How Does Your Physical Fitness Affect Your Sleep?Finding that you struggle to fall asleep and don't feel as rested as you should when you wake up? The answer could be in your physical fitness. We often assume that the answers to our sleeping problems are overly complicated and mystical, but in fact, it could be as simple and making a change to our workout routine.
Just 10 minutes of aerobic exercise each day could drastically improve the quality of your sleep. You could try a brisk walk, running or cycling to get yourself going. In addition, those with a more active and regular workout routine often reduce their risk of developing sleeping disorders such as insomnia, sleep apnea and restless leg syndrome.
The link between your weight and sleep
Many sleep disorders - sleep apnea in particular - are often associated with people who are overweight. This is because most people who gain weight or are overweight often have excess weight around their neck area. This compromises their respiratory function making it harder to sleep.
Not only this but if you're overweight and find that it is affecting your sleep, you may be less motivated to stick to a healthy diet or workout routine. In many cases, sleep apnea can cause sleepiness during the day, which can make it much more difficult to start an exercise programme in order to reach weight loss targets. This creates a dangerous cycle between being overweight and not sleeping.
Obesity or being overweight commonly leads to other sleep problems, such as snoring. This is due to excessive fat which can hide in places like your airways and the base of your tongue. This can create added pressure which can push down on your airways causing them to collapse and cause problems.
In mild cases, these problems tend to be limited to snoring, which is generally just turbulent airflow. A clear airway that is unobstructed by fatty deposits or pushed down on by fat will make no noise - but that of an overweight individual is likely to make more noise.
In more advanced cases, where the additional weight is more extreme and the airways become more prone to collapse, the risk of apnea increases. This can lead to you retaining carbon dioxide well into the day, which your body should release as you sleep.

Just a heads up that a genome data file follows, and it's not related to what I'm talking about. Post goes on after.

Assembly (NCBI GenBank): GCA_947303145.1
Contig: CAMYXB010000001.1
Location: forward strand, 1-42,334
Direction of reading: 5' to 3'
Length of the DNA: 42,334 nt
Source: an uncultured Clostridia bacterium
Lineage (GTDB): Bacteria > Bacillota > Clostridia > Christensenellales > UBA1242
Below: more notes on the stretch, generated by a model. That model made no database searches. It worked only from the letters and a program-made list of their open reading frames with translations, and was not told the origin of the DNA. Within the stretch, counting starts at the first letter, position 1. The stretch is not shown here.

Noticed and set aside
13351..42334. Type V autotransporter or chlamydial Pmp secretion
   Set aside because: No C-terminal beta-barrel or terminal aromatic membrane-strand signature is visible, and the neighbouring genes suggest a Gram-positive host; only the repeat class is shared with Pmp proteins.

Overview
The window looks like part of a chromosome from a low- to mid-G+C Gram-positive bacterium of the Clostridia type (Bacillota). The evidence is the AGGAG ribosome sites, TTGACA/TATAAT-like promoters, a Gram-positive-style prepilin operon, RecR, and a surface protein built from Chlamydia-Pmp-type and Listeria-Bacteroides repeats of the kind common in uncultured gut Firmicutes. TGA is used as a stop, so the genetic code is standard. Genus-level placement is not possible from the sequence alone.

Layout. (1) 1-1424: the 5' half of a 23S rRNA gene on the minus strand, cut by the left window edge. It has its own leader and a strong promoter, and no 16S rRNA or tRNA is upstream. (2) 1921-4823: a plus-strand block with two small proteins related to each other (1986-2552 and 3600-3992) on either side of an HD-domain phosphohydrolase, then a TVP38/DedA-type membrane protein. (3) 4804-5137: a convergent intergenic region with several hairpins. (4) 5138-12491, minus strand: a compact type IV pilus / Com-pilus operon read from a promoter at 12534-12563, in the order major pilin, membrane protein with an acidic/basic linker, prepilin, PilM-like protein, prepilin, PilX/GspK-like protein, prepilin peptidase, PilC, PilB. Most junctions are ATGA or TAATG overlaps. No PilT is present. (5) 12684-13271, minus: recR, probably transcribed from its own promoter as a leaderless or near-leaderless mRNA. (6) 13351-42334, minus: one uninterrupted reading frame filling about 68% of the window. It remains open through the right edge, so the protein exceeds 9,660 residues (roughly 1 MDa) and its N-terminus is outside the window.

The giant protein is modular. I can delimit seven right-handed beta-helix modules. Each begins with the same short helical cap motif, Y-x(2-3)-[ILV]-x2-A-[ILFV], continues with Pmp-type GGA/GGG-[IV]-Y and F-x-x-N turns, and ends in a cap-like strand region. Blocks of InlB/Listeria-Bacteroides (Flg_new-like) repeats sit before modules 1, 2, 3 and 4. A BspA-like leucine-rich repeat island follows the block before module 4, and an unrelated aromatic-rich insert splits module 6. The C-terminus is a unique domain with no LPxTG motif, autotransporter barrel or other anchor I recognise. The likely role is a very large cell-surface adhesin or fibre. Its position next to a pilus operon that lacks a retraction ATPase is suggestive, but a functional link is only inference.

If untreated, sleep apnea can cause problems such as excessive sleepiness during the day and can lead to problems with concentration, mood and memory. In serious cases, it can even be linked to diabetes and even heart failure.
Physical activity and sleep quality
Physical activity helps to improve both your sleep quality and sleep duration, but that's not the only way a great workout routine can help. Exercise is also a great way to reduce stress and helps to tire you out, making it easier for you to fall asleep at night. Exercising in the early morning or afternoon can also reset your sleep-wake cycle by allowing your body temperature to drop after a few hours.
A regular workout schedule is important for improving your physical fitness and your sleep quality as a result. You don't have to do much, just 10- 30 minutes or aerobic activity is often enough to make a difference. In fact, just this short burst of exercise three times a week is often better for your sleep quality that working out once a week for a longer period of time.
However, it is important to consider the type of activity you take part in. Whilst all exercise is great for your physical fitness, playing sports in the later stages of the day could have a negative impact on your sleep. This is because playing competitive sports can increase your adrenaline levels, making it much harder for you to fall asleep. If you're exercising in the evenings, you may find that an endurance based workout routine is better for you - try running, walking, swimming or cycling. Conducting these exercises at a steady pace is often the prime way of maintaining both a good physical fitness and great sleep quality.
Just as exercising can have an impact on your sleep, the reverse is true as well. Not getting enough sleep can often lead to a lack of motivation, meaning you're less likely to eat right or take part in exercises that you intended to do. Even if you do force yourself to take part in physical activity when you're tired, you may find that your performance suffers due to sleep deprivation. This could result in not reaching your weight and fitness targets and may not have the desired impact on your physical fitness, which in turn could lead to it taking longer for you to reach a healthy weight.
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